Why is parking free on Sundays?
December 18, 2016 9:32 AM   Subscribe

In many places street parking is free on Sundays. Why?
posted by notyou to Law & Government (15 answers total) 2 users marked this as a favorite
because on Sundays...
1. people park for church
2. the people checking if cars are properly parked are not working.
posted by jazh at 9:37 AM on December 18, 2016 [16 favorites]

What Jazh said.
posted by greta simone at 9:38 AM on December 18, 2016 [2 favorites]

In olden times it was the day everybody had off from work, went to church or similar, and then had Sunday dinner with family. So, same reason parking is free and parking restrictions are relaxed on holidays, to support family and community. Also, pretty sure the Bible and other religious texts cite Sunday as "the lord's day" so doing business on this day is/was prohibited.

And also, the guy giving tickets does not work on Sundays.
posted by jbenben at 9:40 AM on December 18, 2016 [2 favorites]

Best answer: I work for a transit agency. We don't charge for parking on weekends because our ridership is lower and we want to encourage riders. We also use a parking charge to control parking and encourage turnover of spaces during weekdays when parking is in higher demand. I think that is true for cities as well. We have parking officers who work 24/7 so not having enforcement is not an issue.
posted by agatha_magatha at 9:46 AM on December 18, 2016 [21 favorites]

Because the US is mostly xtian and "on the 7th day god rested".
posted by brujita at 10:00 AM on December 18, 2016

Something alluded to but not said outright by others: it's not that long since most businesses (which is where parking meters are generally located) simply didn't open on Sundays, so there was no point in charging for parking. That "tradition" kept going even after the majority of businesses started opening on Sundays.
posted by Etrigan at 10:03 AM on December 18, 2016 [9 favorites]

My guess has always been that, since it's a day most people are off work, and some businesses are closed, there is less demand for parking on that day. Better to give the parking enforcement people the day off when there probably won't be as much to do and it's not that hard to find a parking spot anyway.
posted by Sara C. at 10:59 AM on December 18, 2016 [4 favorites]

So, charging for parking wasn't always a strictly rent-seeking cash grab operation. It's a way to distribute a finite resource (the spaces) to more people than the resource can serve simultaneously. When it's free, everyone wants the space. When it costs something, people have to decide if they really want it and for how long. They minimize and share better.

On Sundays, not as many people want the space anyway, so it can be free.
posted by ctmf at 11:47 AM on December 18, 2016 [12 favorites]

Where I live, parking is free not only on Sundays, but also after a certain hour the rest of the week (9pm downtown, 6pm a little farther out). As mentioned above, its really about managing a limited resource. When parking is in high demand/scarce, it costs money, when there is little demand/surplus it's free. Parking enforcement doesn't slack off though, as residential streets are the opposite (costs money to park at night via permits, no permit required during the day when the streets are empty).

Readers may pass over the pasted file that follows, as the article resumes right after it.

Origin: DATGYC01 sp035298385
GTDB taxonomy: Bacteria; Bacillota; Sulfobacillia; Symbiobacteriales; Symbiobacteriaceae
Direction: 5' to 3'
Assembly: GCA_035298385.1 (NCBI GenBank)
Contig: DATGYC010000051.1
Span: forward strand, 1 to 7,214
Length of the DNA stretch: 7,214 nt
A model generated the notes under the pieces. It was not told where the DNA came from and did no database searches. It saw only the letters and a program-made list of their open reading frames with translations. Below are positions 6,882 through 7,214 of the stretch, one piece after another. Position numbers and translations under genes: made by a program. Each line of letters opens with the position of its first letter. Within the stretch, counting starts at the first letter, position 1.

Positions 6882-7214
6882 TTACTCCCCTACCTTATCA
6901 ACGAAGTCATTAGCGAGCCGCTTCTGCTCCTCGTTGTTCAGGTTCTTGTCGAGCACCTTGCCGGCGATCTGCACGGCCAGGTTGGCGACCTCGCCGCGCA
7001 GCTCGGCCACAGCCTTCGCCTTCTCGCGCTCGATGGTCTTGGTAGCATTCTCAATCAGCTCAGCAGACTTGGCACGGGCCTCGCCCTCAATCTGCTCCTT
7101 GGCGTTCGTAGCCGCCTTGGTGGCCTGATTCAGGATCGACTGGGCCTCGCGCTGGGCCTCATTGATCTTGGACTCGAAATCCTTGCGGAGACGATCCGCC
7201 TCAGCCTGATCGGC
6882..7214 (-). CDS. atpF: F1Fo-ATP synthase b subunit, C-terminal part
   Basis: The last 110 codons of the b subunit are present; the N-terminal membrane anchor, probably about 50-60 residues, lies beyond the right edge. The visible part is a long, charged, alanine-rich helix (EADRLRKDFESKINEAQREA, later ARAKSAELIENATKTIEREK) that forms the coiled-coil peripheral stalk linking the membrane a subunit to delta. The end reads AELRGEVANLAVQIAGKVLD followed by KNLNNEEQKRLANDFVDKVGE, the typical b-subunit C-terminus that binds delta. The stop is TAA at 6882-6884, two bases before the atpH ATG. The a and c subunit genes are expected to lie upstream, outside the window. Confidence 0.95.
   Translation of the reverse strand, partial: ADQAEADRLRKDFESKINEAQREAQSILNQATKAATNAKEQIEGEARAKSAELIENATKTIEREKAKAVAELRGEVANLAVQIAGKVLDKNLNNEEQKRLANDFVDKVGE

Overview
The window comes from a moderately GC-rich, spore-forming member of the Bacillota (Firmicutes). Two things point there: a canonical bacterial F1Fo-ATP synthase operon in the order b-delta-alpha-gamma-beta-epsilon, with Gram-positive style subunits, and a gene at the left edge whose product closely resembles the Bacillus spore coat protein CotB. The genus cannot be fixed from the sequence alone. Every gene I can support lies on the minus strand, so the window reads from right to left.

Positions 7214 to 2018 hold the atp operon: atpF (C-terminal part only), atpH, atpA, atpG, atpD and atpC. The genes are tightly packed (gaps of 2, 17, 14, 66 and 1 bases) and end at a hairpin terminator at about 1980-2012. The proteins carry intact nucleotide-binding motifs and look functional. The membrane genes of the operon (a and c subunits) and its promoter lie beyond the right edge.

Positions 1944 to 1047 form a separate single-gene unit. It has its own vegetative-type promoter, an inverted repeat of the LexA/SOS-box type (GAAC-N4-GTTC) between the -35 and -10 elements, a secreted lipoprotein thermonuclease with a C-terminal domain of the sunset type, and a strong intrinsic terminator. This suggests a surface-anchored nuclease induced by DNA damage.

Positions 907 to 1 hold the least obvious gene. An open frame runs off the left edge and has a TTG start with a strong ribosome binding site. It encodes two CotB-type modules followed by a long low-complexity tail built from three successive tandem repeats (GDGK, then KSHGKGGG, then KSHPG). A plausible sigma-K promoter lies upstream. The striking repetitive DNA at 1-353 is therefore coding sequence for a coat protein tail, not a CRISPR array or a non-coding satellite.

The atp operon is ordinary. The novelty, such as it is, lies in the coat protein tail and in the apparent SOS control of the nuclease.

posted by rodlymight at 1:05 PM on December 18, 2016

Free parking is also about encouraging consumer activity.
posted by Thorzdad at 1:30 PM on December 18, 2016 [1 favorite]

Best answer: Free parking is also about encouraging consumer activity

It was also behind the first parking meters. When parking is free, you end up with lots of people parking for a long time. Parking meters encourage a quick turnover, which is why retailers loved the idea (at least at first, until suburban shopping malls with free parking became a thing). Since a lot of businesses are closed on Sunday (at least it used to be the case), it made sense to make parking free on Sundays. If you are interested in these issues, you might want to check out Donals Shoup's work
posted by bluefrog at 4:10 PM on December 18, 2016 [3 favorites]

Another example of how parking availability and costs are used as incentives and disincentives: in Santa Monica, electric vehicles always park for free at meters. I'm not sure if l/how time limits are enforced, however. Offering free (or any) parking is a hot city planning issue now, especially in cities that want to discourage certain car trips and/or encourage people to use public transportation.
posted by Room 641-A at 7:08 PM on December 18, 2016

In one of the small California coastal cities I've lived (I truly can't remember which), the city wanted to start charging for parking on Sundays and the churches had enough of a fit that the city backed off. Since then, I've therefore assumed the rules are kept in place by churches.
posted by lazuli at 9:30 PM on December 18, 2016

San Francisco started, then stopped, charging for parking on Sundays. Churches were some of the strongest opponents. Parishioners are allowed to park in the middle of the street and in bike lanes, and churches were worried that Sunday parking meters would lead to that practice being curtailed.
posted by alexei at 11:12 PM on December 18, 2016 [1 favorite]

Sydney CBD (=downtown) used to be quiet on a Sunday, and parking was free. Now Sundays are busy too, and parking is no longer free.
posted by trialex at 2:41 PM on December 19, 2016 [1 favorite]

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